Marvel Studios' Major TV Launch Will Benefit from Staying Close to Its Comics Roots
While Marvel's Agents of S.H.I.E.L.D. may stem directly from The Avengers film franchise, like those movies, the show also has comics in its DNA.
Marvel's Agents of S.H.I.E.L.D.Airtime: Tuesdays, 8pm
Cast: Clark Gregg, Chloe Bennett, Ming-Na Wen, Brett Dalton, Elizabeth Henstridge, Iain De Caestecker
Air date: 2013
Announced against the background of The Avengers (2012) and in partnership with Joss Whedon's Mutant Enemy, Marvel's Agents of S.H.I.E.L.D. invited expectations that few TV series could live up to in actual airing, a likelihood evidenced in the show's steady drop in viewership since the heavily watched premiere.
One of the early questions about Marvel's Agents of S.H.I.E.L.D regarded how tightly the show would be related to the Marvel Cinematic Universe (MCU). Undoubtedly, many people tuned into the pilot wanting to see if the series would deliver Phase One level spectacle and star power weekly to your home and personal screens. The casting of Clark Gregg's Phil Coulson, who served as a connective character leading into, and through, The Avengers, added fuel to this curiosity.
Series television is a different storytelling proposition than is a feature film, and for that reason alone the pilot, unsurprisingly, turned out to be something other than a recapitulation of The Avengers. The premiere episode did, however, clearly demonstrate that Marvel's Agents of S.H.I.E.L.D would be part and parcel of the MCU, basing its plot on continued testing of the extremis virus, which is also central to Iron Man 3 (2013). The virus reappears in the fifth episode, "Girl in the Flower Dress". In addition, the show has featured artifacts and aftermath from The Avengers ("F.Z.Z.T."), a cameo appearance of Samuel Jackson as Nick Fury ("0-8-4"), and a direct tie-in to Thor: The Dark World (2013) ("The Well").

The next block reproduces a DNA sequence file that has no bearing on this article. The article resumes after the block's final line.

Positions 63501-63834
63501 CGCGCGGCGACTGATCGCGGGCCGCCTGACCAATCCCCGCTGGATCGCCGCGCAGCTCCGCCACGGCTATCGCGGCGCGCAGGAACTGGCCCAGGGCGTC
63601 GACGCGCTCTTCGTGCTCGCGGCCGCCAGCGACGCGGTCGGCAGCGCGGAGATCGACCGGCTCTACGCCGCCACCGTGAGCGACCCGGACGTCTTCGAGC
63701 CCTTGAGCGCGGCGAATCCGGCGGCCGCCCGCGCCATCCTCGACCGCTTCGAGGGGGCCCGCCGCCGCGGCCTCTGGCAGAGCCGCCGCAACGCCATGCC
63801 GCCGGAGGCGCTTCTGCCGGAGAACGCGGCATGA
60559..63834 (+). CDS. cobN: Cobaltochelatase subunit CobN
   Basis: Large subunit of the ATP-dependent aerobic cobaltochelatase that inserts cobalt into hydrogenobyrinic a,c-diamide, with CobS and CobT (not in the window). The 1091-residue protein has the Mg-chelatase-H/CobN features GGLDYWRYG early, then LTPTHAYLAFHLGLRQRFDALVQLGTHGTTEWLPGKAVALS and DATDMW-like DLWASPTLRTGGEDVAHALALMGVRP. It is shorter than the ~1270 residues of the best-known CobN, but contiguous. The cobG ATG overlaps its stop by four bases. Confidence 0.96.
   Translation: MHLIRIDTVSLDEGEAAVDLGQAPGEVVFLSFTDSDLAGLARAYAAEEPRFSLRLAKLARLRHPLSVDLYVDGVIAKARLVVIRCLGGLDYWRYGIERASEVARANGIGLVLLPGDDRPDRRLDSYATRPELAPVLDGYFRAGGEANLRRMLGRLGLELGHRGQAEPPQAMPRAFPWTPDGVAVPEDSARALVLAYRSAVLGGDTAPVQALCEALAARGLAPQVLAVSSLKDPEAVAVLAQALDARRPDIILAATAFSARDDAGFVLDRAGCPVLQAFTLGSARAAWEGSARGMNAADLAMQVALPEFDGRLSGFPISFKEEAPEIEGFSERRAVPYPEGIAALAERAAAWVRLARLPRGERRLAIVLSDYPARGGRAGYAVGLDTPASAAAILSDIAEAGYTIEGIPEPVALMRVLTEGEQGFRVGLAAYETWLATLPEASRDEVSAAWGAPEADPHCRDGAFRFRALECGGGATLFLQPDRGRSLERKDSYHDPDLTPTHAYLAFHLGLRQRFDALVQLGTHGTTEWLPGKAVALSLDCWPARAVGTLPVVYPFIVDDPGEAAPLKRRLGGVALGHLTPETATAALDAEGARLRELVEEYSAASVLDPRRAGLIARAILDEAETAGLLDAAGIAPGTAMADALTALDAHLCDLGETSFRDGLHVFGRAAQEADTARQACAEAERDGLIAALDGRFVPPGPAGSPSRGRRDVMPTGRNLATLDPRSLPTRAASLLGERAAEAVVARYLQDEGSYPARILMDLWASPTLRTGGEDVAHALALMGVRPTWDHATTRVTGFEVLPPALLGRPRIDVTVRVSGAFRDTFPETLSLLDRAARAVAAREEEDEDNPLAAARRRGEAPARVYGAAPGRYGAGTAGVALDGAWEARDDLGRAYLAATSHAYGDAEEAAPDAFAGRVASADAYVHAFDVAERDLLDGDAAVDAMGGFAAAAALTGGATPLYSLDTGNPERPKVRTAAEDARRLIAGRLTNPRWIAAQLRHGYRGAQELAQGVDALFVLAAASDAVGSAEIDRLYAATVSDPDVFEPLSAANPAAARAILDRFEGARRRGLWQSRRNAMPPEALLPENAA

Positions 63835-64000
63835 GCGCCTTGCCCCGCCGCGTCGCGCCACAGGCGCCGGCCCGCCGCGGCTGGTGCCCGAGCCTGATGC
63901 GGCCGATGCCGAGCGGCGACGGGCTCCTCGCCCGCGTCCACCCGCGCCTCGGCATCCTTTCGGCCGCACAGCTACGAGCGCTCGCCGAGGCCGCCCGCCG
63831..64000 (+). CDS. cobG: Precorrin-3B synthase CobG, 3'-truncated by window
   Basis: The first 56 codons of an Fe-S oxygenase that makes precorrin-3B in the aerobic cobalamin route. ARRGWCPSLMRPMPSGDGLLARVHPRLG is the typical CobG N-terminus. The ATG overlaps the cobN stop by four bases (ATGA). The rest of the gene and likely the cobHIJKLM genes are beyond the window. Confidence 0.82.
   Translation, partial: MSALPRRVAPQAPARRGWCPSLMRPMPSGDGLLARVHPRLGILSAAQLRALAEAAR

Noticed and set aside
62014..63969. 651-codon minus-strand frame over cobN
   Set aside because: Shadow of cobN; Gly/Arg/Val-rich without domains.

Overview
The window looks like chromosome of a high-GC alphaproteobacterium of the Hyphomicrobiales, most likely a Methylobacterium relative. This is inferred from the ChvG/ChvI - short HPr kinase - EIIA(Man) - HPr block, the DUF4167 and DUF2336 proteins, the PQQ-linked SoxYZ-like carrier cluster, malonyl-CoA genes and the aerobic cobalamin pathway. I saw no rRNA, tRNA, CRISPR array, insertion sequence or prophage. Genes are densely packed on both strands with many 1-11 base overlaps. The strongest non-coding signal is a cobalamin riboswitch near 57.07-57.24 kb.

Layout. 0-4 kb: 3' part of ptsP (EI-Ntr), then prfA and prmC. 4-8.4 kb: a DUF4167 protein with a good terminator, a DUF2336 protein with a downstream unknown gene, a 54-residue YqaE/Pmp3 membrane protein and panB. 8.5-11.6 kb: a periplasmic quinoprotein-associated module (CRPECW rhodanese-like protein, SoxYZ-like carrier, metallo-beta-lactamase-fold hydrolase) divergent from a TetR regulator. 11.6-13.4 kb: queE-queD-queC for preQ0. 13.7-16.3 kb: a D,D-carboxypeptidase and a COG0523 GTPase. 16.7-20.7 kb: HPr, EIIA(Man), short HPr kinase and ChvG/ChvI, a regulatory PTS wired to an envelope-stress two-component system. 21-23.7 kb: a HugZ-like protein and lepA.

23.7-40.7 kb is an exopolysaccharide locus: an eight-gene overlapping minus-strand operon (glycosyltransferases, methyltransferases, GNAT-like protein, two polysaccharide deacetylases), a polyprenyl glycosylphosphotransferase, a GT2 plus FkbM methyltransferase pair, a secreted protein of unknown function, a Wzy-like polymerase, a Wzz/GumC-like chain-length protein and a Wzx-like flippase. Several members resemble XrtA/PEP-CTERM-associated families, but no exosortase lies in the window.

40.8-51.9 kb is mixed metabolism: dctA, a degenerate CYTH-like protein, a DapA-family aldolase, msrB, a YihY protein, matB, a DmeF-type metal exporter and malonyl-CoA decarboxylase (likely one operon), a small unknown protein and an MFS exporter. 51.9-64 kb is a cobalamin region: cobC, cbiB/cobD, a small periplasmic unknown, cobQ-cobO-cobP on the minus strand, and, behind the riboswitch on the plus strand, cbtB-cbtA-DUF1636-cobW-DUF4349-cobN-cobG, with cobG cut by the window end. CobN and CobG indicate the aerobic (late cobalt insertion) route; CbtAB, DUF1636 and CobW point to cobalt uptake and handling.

While the series may stem directly from The Avengers film franchise, like those movies, the show also has comics in its DNA, which may, ultimately, be more important in the long-run, assuming there is a long-run, than the cinematic attachments.
In the comics, as in the films, S.H.I.E.L.D. is part of the connective tissue for the Marvel storyworld. In print, however, the organization, while serving a supporting role, is not as much in the background as it is on screen. In the books, S.H.I.E.L.D. agents often find themselves in the action, and sometimes as the catalyst for events, between superheroes and villains, between Avengers and X-Men, between mutants and non-mutants. As re-visioned for the movies, the agency is a secret, and its agents are lurkers on the edges of events.
It isn't difficult to understand why S.H.I.E.L.D. has be re-imagined as a more of an intelligence and secret-keeping organization and less of a police or paramilitary group for the MCU: this change resonates with the current moment, especially in light of revelations about the global operations of the U.S. National Security Agency.
At the same time, this change highlights that the TV show's greatest asset, its connections to the films, is also a liability. Whenever a cinematic remnant like a Chitauri helmet or the extremis virus shows up on S.H.I.E.L.D, viewers are reminded both of the relevance of what's happening, but also that they are seeing spooks who work behind, and in the shadows of, Iron Man, Thor, and Captain America. The post-Dark World episode, "The Well", written by Monica Owusu-Been and directed by Jonathan Frakes, is a case in point.